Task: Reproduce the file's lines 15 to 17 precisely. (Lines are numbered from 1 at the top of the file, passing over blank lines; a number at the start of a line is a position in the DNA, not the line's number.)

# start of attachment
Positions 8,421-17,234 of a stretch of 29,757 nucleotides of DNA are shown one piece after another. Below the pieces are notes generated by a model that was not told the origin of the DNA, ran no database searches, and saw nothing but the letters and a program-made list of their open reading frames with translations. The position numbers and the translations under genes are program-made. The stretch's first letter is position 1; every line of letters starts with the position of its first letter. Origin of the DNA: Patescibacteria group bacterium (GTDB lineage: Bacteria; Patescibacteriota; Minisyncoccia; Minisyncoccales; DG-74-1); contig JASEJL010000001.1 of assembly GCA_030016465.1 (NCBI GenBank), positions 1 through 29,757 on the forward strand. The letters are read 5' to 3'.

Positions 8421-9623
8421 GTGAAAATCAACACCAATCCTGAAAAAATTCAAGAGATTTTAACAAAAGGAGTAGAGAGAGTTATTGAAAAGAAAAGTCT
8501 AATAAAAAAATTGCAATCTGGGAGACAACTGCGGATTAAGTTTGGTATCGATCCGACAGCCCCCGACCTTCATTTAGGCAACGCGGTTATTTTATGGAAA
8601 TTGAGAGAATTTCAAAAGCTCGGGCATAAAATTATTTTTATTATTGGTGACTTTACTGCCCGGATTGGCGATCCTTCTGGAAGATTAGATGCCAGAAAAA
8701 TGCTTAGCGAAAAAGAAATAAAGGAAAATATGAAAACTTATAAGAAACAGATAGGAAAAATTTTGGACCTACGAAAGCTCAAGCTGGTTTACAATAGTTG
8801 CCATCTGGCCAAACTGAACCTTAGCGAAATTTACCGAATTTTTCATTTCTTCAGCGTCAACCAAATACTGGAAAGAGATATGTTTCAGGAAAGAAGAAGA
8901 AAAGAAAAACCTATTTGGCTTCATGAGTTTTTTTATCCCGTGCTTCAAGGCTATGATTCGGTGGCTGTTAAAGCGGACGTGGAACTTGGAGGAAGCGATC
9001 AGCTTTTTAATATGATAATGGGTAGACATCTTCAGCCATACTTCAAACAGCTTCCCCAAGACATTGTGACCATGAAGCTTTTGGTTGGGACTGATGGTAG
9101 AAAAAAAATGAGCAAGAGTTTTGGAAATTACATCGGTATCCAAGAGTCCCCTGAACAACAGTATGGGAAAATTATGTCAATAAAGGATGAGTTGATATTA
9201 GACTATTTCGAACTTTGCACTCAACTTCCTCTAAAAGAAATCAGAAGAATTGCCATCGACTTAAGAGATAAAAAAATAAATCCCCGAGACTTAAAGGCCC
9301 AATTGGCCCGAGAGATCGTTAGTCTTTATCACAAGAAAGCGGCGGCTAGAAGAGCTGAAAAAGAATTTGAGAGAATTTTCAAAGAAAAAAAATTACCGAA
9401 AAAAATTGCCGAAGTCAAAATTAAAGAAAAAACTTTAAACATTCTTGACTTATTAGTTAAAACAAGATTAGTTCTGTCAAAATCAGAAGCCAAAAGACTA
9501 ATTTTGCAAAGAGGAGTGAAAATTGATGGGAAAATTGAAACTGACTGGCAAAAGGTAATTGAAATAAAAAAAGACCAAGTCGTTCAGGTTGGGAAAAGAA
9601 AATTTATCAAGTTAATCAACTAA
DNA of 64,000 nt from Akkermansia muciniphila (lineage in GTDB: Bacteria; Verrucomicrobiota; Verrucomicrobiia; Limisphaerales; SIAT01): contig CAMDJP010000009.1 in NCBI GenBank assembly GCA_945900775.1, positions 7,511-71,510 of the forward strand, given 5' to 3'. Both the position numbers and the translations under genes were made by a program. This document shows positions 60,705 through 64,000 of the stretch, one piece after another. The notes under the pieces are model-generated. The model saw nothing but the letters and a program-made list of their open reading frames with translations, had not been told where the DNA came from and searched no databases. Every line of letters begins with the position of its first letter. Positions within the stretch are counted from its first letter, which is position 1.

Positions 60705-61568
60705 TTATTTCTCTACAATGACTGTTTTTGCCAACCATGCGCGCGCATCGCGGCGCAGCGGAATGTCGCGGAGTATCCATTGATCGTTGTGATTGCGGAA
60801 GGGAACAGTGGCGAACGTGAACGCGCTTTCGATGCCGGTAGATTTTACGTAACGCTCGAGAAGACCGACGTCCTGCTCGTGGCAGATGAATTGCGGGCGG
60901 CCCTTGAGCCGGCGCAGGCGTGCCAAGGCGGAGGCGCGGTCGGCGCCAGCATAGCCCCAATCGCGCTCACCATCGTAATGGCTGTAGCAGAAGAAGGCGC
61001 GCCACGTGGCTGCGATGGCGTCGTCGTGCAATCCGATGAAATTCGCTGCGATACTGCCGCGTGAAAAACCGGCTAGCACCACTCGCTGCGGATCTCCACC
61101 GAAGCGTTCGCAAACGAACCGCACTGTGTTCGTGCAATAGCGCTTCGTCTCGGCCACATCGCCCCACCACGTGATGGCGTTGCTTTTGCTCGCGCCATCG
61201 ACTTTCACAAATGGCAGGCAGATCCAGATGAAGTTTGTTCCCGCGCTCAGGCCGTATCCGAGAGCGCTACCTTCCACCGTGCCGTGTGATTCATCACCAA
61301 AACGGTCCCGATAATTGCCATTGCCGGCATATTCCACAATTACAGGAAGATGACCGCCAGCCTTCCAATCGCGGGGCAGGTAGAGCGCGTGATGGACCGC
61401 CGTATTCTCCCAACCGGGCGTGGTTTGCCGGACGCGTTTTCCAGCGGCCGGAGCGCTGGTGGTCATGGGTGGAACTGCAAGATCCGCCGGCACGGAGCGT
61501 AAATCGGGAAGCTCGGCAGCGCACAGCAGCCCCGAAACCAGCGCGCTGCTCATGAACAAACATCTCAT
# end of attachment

9601 AATTTATCAAGTTAATCAACTAA
DNA of 64,000 nt from Akkermansia muciniphila (lineage in GTDB: Bacteria; Verrucomicrobiota; Verrucomicrobiia; Limisphaerales; SIAT01): contig CAMDJP010000009.1 in NCBI GenBank assembly GCA_945900775.1, positions 7,511-71,510 of the forward strand, given 5' to 3'. Both the position numbers and the translations under genes were made by a program. This document shows positions 60,705 through 64,000 of the stretch, one piece after another. The notes under the pieces are model-generated. The model saw nothing but the letters and a program-made list of their open reading frames with translations, had not been told where the DNA came from and searched no databases. Every line of letters begins with the position of its first letter. Positions within the stretch are counted from its first letter, which is position 1.

Positions 60705-61568